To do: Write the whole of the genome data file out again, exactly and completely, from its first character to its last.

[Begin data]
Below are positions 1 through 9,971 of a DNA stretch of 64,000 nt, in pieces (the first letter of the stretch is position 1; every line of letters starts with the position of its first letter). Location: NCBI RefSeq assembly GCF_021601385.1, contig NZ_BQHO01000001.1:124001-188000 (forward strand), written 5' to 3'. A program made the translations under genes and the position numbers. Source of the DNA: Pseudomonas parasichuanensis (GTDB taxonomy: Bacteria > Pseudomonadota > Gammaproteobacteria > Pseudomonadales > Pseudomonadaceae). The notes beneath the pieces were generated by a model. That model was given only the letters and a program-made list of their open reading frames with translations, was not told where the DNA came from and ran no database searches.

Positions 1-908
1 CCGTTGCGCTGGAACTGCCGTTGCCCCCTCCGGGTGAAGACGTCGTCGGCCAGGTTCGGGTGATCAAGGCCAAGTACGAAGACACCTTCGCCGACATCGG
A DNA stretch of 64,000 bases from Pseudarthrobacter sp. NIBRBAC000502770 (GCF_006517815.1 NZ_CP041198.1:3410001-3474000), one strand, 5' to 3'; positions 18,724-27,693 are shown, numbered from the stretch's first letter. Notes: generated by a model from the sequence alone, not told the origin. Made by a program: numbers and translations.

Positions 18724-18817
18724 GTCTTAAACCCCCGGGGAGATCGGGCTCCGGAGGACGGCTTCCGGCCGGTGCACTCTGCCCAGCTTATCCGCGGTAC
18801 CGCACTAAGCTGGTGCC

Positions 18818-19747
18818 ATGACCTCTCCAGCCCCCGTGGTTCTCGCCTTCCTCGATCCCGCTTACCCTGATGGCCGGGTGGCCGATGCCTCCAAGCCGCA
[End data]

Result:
Below are positions 1 through 9,971 of a DNA stretch of 64,000 nt, in pieces (the first letter of the stretch is position 1; every line of letters starts with the position of its first letter). Location: NCBI RefSeq assembly GCF_021601385.1, contig NZ_BQHO01000001.1:124001-188000 (forward strand), written 5' to 3'. A program made the translations under genes and the position numbers. Source of the DNA: Pseudomonas parasichuanensis (GTDB taxonomy: Bacteria > Pseudomonadota > Gammaproteobacteria > Pseudomonadales > Pseudomonadaceae). The notes beneath the pieces were generated by a model. That model was given only the letters and a program-made list of their open reading frames with translations, was not told where the DNA came from and ran no database searches.

Positions 1-908
1 CCGTTGCGCTGGAACTGCCGTTGCCCCCTCCGGGTGAAGACGTCGTCGGCCAGGTTCGGGTGATCAAGGCCAAGTACGAAGACACCTTCGCCGACATCGG
A DNA stretch of 64,000 bases from Pseudarthrobacter sp. NIBRBAC000502770 (GCF_006517815.1 NZ_CP041198.1:3410001-3474000), one strand, 5' to 3'; positions 18,724-27,693 are shown, numbered from the stretch's first letter. Notes: generated by a model from the sequence alone, not told the origin. Made by a program: numbers and translations.

Positions 18724-18817
18724 GTCTTAAACCCCCGGGGAGATCGGGCTCCGGAGGACGGCTTCCGGCCGGTGCACTCTGCCCAGCTTATCCGCGGTAC
18801 CGCACTAAGCTGGTGCC

Positions 18818-19747
18818 ATGACCTCTCCAGCCCCCGTGGTTCTCGCCTTCCTCGATCCCGCTTACCCTGATGGCCGGGTGGCCGATGCCTCCAAGCCGCA